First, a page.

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Overview of the Data Collection  (an outline of the methods and information sources)
 
The 500 Composers, Placed in Rank Order  (the top 500 on the basis of the methods applied here, plus an alternate "top 222" list)
 
The 111 Most Influential Composers  (a secondary compilation based on collected "influences" data)
 
"Musical Influences" Statistics  (a further breakdown of the collected "influences" data)
 
"Has Influenced" Statistics  (a further breakdown of the collected "influences" data)
 
Composers' Similarities: 1  (planned for the future: a network analysis investigation into which composers are most similar to which other ones, based on the "influences" data)
 
Composers' Similarities: 2  (planned for the future: an "ecological" analysis of composer similarities based on data in the Index of Forms and Styles feature)


Overview of the Data Collection

Over the ten years that Version 1 of this service operated several individuals asked me to supply more description of its methodological underpinnings. The information provided at this site was statistically arrived at; i.e., decisions as to which composers and which of their works should be included were based on objective criteria, not subjective preferences. The particular 500 composers now included scored highest on a combination of eleven (unweighted) variables; these were: (1) length of composer entry in the Schwann Opus catalog (2) length of composer entry in the Grove's Dictionary of Music (3) length of composer entry in the (British) RED Classical Catalogue (4) for each composer's existing published sheet music, the number of libraries in the OCLC WorldCat database (covering the sum holdings of over 50,000 libraries in the U. S. and worldwide) holding his/r 20th-ranking work in his/r overall list (5) from the same source, the total number of sheet music publications for each composer over the past five years only (6) from the same source, the total number of Library of Congress subject headings referring to each composer’s name (name authority record) (7) same as #6, but taking the total over the past five years only (8) from the same source, the total number of recordings referring to each composer (9) same as #8, but taking the total over the past five years only (10) as for #4, the number of libraries holding his/r 25th-ranking recording (11) combining data from the Opus and RED catalogs, the mean length of record for all the works by each composer.

These data were reduced to rank values across some 700 initial composer names, and the geometric mean taken across the ranks, establishing an overall score. Some small adjustments were made to compensate for outlier values and national affinities, then the resulting top 538 scorers were re-subjected to the process to obtain a penultimate top 500.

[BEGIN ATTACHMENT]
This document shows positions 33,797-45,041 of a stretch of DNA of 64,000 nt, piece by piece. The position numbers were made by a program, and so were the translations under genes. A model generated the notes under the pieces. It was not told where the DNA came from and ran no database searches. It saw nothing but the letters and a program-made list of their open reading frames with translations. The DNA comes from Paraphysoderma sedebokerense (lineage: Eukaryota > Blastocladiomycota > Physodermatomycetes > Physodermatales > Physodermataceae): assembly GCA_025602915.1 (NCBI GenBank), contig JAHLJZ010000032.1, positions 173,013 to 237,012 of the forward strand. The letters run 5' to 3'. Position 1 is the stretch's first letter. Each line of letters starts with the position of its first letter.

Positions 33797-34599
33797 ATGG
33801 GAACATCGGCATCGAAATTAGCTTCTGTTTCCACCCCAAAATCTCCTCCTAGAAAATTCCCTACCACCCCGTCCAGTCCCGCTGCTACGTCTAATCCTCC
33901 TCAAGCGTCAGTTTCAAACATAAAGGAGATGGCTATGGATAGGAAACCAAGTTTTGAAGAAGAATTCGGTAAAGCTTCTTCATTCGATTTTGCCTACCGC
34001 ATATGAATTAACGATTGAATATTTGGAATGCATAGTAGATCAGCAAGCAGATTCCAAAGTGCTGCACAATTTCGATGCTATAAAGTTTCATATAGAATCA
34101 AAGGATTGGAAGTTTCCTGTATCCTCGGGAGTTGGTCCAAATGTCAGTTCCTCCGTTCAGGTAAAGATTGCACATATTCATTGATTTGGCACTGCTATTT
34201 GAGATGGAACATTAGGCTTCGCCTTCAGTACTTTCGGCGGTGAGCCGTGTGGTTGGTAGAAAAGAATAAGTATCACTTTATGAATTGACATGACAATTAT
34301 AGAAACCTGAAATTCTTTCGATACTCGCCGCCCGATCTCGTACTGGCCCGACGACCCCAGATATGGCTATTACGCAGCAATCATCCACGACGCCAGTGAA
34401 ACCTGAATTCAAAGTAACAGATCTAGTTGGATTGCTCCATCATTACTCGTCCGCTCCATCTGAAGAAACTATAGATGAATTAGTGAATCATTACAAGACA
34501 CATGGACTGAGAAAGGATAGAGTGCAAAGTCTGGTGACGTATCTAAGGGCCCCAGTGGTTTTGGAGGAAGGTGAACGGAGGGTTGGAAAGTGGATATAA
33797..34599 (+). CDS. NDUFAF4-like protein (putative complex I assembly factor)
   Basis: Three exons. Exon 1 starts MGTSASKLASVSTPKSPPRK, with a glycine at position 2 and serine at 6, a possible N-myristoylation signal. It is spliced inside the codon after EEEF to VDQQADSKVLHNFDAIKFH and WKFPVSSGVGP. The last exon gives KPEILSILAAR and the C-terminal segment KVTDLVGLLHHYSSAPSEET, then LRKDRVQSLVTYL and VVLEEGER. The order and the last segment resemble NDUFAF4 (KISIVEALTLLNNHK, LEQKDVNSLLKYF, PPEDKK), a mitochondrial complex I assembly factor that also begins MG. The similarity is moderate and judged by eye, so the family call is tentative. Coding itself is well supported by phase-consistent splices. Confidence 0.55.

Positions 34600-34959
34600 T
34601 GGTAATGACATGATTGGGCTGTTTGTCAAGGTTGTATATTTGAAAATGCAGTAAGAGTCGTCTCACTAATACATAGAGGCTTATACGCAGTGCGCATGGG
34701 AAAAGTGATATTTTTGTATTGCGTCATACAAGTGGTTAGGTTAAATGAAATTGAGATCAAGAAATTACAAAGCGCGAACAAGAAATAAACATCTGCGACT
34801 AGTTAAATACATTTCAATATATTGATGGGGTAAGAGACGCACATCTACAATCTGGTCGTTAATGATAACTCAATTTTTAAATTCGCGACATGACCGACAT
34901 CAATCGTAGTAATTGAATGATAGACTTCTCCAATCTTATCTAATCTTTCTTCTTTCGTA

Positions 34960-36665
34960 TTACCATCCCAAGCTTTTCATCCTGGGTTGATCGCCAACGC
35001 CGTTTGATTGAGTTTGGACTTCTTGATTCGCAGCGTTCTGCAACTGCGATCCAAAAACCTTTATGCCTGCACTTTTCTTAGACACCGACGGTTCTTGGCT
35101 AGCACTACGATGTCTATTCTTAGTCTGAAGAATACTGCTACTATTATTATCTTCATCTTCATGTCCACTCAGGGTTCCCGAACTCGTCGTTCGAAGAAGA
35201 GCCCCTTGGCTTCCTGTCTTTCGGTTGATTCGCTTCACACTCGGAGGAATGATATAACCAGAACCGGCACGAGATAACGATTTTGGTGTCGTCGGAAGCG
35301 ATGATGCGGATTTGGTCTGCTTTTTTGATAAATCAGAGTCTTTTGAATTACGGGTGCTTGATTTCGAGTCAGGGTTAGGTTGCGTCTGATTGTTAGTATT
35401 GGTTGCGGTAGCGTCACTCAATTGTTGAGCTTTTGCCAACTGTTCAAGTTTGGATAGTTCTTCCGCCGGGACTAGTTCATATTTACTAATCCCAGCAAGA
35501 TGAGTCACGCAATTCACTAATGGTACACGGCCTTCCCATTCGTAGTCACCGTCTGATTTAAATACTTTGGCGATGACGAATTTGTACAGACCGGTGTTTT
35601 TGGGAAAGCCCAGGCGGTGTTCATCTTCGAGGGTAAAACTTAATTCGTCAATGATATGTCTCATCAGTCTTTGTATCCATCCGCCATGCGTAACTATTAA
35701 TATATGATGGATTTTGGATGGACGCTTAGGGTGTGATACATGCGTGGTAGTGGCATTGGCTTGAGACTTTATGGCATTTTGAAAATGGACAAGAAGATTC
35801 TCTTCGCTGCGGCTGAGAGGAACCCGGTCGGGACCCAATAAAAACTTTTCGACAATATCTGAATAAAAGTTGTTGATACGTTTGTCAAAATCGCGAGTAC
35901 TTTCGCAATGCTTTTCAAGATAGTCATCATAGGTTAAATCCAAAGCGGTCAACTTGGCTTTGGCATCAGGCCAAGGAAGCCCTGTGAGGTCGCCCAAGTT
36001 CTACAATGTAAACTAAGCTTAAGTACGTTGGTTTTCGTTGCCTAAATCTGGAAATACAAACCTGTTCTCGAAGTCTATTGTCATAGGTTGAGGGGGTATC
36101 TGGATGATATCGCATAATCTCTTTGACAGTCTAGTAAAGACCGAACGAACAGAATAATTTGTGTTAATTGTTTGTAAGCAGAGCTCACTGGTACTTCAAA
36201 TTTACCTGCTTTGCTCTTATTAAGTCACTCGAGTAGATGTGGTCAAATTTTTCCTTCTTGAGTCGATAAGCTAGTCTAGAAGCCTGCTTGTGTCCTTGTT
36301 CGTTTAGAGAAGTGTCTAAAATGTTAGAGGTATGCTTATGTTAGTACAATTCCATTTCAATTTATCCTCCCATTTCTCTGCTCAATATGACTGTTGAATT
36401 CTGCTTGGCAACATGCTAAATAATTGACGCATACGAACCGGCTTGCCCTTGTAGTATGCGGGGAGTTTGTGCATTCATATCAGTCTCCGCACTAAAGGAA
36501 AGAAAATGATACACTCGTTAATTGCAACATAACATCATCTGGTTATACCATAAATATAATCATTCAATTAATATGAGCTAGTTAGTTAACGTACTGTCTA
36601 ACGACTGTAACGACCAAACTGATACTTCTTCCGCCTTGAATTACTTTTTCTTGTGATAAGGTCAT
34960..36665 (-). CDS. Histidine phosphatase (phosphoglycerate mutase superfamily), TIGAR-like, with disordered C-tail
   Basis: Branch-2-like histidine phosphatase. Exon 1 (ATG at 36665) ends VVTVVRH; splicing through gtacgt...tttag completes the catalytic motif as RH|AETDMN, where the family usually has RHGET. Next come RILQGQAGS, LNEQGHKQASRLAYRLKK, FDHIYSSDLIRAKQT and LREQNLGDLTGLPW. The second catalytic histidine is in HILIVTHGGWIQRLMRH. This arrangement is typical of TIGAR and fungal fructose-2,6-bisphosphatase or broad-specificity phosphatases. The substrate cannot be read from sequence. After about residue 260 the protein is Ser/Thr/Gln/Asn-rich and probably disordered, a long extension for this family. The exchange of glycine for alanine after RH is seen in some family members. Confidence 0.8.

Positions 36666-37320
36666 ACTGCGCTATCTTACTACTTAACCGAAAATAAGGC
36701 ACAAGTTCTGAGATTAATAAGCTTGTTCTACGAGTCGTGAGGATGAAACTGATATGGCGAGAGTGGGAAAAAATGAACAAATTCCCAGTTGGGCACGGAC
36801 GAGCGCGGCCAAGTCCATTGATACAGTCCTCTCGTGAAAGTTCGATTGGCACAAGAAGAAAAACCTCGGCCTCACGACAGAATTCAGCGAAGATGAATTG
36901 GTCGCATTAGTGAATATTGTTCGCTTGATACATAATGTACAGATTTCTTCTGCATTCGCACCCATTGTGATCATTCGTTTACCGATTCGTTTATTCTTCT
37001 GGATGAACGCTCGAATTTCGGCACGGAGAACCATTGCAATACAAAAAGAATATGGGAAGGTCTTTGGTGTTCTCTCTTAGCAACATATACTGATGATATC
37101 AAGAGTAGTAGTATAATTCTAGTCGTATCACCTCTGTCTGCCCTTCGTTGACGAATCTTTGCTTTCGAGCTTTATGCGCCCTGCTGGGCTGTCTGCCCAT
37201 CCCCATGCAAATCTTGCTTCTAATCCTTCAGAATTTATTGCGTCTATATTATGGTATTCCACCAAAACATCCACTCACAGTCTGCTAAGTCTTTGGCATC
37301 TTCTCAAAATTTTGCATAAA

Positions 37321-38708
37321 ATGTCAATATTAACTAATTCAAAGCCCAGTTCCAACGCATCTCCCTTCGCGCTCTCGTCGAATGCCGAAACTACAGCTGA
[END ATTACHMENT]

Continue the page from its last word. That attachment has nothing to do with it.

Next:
For practical reasons I ultimately decided to allow ten composers (ranking in the range #501 to #515) who had been part of Version 1 to remain in the list, at the expense of what would have been ten newcomers to the list (with ranks in the range of #487 to #500). With the expansion from 444 to 500 composers in Version 2, this meant that thirteen composers from Version 1 were dropped from Version 2, with sixty-nine new names being added. The top-ranking new composer (i.e., who was not included in Version 1 at all) was Josef Rheinberger, at #226. Regarding the top 222, twenty composers were newly included (and twenty others dropped, of course), the highest new entry, Astor Piazzolla, being at #98.

Decisions as to which individual works of a given composer should be included were based, as in Version 1, primarily on relative numbers of currently available recordings (as determined from standard music recordings catalogs), relative numbers of entries and holdings in the OCLC WorldCat database (recordings and sheet music), and the composite opinions of about a dozen standard reference sources. The (very) approximate number of works to be included for a given composer was determined on the basis of the relative scores obtained as described in the first paragraph above.

Version 2 also contains a good deal more information on influences. In the original effort, more than a thousand biographical, analytical, and reference sources were examined (and supplemented by information retrieved from reviews of recordings and database searches). For Version 2 I was able to supplement the original data with new database searches, further investigations of reference works, and a good deal of internet work focusing on online-available dissertations, album liner notes, and concert notes and reviews. In all, opinions from at least five thousand sources have contributed to the “influences” compilations.

One of my objectives in creating this structure was to come up with a set of variables that I felt could be used to identify a rank order of “current significance” (broadly stated). I am happy with the results, yet I would be remiss were I not to admit that I still feel there are some biases in the data. On the basis both of my own judgment and various ranking systems I have seen over the years, it appears to me that the present system slightly: (1) underestimates the place of composers with small outputs, (2) overestimates the place of opera composers, and (3) underestimates the place of recent composers. But what variable(s) might deal with this problem all at once!?

For this reason I have also supplied a "top 222" list based both on the results of Version 2, and my knowledge of other ranking efforts--call it a "gut appraisal" if you will, but at the very least it generates one more starting point for discussion!

The reader is invited to investigate the other compilations linked to from the top of the page, as they contain some additional ways of looking at the data that might stimulate further thought.

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